Secondary Data Analysis

A pervasive theme present in the rich description of the work of staff in the primary study was the development of norms in each of the houses that appeared to affect resident engagement in activities and community participation. This theme warranted further analysis and led to the present secondary analysis, which constitutes the first stage in a study of the culture of group homes. The secondary analysis represents one of four types identified by Hinds, Vogel, and Clarke-Steffen (1997), namely re-analyzing all or part of a data set to focus on a concept that seemed to be present but was not specifically addressed in the primary analysis. Indeed, a characteristic of qualitative research is the emergence of often unexpected themes (Glaser & Strauss, 1967). Hence, the purpose of the secondary analysis was to explore the characteristics and dynamics of the culture operating in the five group homes that were underperforming in terms of community participation and engagement outcomes. Approval for the secondary analysis was gained from the LaTrobe University Human Research Ethics Committee, and as a precautionary step, the data were de-identified for a second time.

Overall Analysis

Field notes and interview transcripts were reread and reanalyzed for relevant data to gain a deeper understanding of the culture in the houses. The analytic lens used to guide the analysis was Schein's (1992) definition of culture: “A pattern of shared basic assumptions that the group learned as it solved its problems of external adaption and internal integration, that has worked well enough to be considered valid and, therefore, to be taught to new members as the correct way to perceive, think, and feel in relation to those problems” (p. 12) and his depiction of its three levels shown in Figure 1.

Figure 1.

Levels of culture (adapted from Schein, 1992).

Figure 1.

Levels of culture (adapted from Schein, 1992).

Accordingly, the data analysis focused on the representations of culture found in the field note descriptions of observed staff practices, resident behavior, interactions between staff and residents, expressed and inferred values or assumptions derived from staff interviews and their comments captured in field notes, and the concrete artefacts constructed in the group homes. Qualitative data analysis strategies were used as outlined by, among others, Miles and Huberman (1994). These strategies involved a process of coding, developing categories, and constantly comparing and regrouping the categories to elicit the themes and relationships among them.

Analysis was undertaken separately by the first, second, and fourth authors and then discussed among the whole team and further refined. A process of peer debriefing occurred on a frequent and regular basis within the research team, thus enhancing the credibility and confirmability of the findings (Creswell, 1998; Lincoln & Guba, 1985). Hinds et al. (1997) argue that an additional threat to the credibility of the secondary analysis can be posed by researchers' closeness to the primary data set. Although closeness carries the benefit of knowing the context of the study, it can mean the researchers develop a “premature certainty about a phenomenon that may be present in the data set” (p. 420). Their advice to address this concern was adopted by the inclusion of the second, third, and fifth members of the research team who were not involved in the primary study and thus had no preconceived ideas around the themes emerging from the primary study and, hence, provided the distance to balance the closeness.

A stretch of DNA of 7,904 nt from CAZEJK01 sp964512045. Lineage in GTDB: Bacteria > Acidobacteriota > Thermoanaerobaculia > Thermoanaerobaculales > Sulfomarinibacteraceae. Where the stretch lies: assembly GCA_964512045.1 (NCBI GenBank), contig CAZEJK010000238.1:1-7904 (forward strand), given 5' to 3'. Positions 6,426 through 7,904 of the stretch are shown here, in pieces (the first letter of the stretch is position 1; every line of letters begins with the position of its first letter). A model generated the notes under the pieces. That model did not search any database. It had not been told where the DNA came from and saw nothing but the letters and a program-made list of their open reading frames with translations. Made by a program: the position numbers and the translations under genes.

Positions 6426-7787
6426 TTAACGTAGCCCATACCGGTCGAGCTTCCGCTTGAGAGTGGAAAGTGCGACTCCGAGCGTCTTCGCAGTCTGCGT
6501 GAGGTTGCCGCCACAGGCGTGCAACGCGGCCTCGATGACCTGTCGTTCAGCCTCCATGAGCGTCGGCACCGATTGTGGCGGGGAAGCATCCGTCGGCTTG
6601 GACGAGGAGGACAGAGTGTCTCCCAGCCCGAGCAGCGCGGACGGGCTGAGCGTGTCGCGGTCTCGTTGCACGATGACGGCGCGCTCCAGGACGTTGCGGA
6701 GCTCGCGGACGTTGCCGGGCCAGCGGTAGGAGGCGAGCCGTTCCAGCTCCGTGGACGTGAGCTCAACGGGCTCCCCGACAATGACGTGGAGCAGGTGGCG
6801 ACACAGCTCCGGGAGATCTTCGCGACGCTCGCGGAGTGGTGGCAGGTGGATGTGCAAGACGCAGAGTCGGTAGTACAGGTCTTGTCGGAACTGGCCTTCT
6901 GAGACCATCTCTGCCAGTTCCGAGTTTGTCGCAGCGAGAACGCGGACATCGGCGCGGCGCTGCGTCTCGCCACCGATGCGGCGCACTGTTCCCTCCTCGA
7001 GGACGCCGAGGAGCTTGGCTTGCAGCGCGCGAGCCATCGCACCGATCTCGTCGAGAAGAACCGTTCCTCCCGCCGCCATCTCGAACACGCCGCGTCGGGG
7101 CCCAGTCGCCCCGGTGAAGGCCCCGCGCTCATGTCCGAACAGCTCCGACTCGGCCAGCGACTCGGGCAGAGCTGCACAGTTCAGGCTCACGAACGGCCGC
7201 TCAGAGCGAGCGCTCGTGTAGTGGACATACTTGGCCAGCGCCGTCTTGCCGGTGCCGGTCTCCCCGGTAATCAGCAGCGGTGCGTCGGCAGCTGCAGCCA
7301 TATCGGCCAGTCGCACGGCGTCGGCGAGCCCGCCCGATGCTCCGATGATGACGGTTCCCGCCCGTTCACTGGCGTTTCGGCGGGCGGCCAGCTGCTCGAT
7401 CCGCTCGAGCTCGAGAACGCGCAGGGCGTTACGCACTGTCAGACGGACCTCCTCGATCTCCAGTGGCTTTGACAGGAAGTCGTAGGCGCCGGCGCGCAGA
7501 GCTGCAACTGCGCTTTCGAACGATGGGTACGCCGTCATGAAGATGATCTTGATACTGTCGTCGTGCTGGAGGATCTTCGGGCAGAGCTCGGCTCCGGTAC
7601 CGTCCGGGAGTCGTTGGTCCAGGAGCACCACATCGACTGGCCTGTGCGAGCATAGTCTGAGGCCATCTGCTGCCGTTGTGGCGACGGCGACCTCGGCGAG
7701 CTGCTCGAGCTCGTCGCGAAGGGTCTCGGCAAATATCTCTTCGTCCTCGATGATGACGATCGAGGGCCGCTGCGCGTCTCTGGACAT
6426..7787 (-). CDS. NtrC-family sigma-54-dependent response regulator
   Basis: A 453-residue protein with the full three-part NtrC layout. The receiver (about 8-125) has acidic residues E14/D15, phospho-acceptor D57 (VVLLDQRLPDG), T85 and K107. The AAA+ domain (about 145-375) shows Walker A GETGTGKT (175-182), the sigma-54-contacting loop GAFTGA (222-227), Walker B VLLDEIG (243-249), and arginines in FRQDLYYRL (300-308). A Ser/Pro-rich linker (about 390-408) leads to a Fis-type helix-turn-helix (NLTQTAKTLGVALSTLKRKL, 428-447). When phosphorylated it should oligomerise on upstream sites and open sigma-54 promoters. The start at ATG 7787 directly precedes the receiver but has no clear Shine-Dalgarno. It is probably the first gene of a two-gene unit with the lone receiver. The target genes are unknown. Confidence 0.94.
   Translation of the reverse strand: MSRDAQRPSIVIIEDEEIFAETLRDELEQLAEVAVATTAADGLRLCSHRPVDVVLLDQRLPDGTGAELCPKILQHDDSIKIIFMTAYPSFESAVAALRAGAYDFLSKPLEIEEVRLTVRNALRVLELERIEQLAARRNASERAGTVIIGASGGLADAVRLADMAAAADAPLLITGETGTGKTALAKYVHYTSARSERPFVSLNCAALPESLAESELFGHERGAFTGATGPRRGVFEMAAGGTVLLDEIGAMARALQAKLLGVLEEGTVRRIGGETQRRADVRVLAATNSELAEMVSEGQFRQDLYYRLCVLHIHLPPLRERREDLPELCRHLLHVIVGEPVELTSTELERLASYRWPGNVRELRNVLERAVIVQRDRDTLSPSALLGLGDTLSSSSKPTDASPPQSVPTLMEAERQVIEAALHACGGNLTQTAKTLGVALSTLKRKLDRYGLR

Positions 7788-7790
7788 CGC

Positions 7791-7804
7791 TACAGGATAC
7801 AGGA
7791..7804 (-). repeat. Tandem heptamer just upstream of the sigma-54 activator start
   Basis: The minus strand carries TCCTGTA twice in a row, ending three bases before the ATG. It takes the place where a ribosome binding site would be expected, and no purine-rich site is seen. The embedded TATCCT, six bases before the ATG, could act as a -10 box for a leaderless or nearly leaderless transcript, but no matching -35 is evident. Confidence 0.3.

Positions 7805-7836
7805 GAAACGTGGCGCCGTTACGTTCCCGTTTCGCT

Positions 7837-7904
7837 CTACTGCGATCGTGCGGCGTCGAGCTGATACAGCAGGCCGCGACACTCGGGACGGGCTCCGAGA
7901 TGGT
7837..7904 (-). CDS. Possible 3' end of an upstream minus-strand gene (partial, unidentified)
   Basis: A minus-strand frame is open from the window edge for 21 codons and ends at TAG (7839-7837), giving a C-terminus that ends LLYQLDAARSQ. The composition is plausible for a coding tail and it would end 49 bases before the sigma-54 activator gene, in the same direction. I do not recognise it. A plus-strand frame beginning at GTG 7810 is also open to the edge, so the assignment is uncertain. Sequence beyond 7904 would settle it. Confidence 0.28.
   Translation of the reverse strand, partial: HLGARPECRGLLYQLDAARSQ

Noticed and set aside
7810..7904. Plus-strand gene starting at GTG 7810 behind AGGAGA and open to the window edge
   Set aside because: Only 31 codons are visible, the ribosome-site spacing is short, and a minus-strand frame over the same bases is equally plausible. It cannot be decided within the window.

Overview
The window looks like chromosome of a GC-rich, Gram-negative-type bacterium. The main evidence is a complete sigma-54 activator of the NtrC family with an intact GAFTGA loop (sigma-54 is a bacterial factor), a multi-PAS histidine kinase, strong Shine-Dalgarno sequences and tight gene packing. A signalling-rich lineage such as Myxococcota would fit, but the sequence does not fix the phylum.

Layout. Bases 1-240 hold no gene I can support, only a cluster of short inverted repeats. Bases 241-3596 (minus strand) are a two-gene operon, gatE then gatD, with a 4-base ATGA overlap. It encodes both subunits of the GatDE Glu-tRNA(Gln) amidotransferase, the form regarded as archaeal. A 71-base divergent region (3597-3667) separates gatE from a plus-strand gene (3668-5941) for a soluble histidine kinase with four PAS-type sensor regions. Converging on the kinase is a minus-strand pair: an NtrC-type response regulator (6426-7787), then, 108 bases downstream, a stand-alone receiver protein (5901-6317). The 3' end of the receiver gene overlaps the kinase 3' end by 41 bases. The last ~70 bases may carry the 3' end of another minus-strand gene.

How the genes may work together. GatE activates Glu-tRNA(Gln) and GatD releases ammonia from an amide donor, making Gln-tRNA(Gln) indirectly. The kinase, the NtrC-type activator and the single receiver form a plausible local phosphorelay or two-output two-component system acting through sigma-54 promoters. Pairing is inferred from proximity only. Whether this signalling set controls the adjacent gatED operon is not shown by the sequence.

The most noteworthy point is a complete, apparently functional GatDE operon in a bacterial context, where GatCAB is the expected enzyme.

Five categories were developed, each of which represented the conceptualization of an element of the culture in the group homes, but which could also be seen to represent one end of a potential dimension of the culture in all group homes. Each category was labeled in three ways. First, in neutral terms as the dimension of the culture potentially to be found in all group homes, and thus the continuum along which cultural practices might be located: for example, “alignment of power-holders values.” Second, a label describing the cultural pattern in the present underperforming group homes that fell at one polar end of the dimensions; for example, “misalignment of power-holder values with organizations espoused values.” Third, a descriptor that captured the essence of that category of culture. For example, “We're not going to do it that way” or “We each do it our own way.” Table 2 summarizes the five dimensions and names the polar end where the culture in the present study was located with its hypothetical opposite in brackets and the descriptor of its essence. The findings in the following section present a combination of different types of evidence for each of the five categories. The names of places, the agency, its employees, and service-users have all been changed. Each data extract begins with a prefix of D (document), F (field note), or I (interview), followed by a unique identifier for each house, which identifies the relevant document, field note, or interview, and the date (e.g., 290107 refers to January 29, 2007).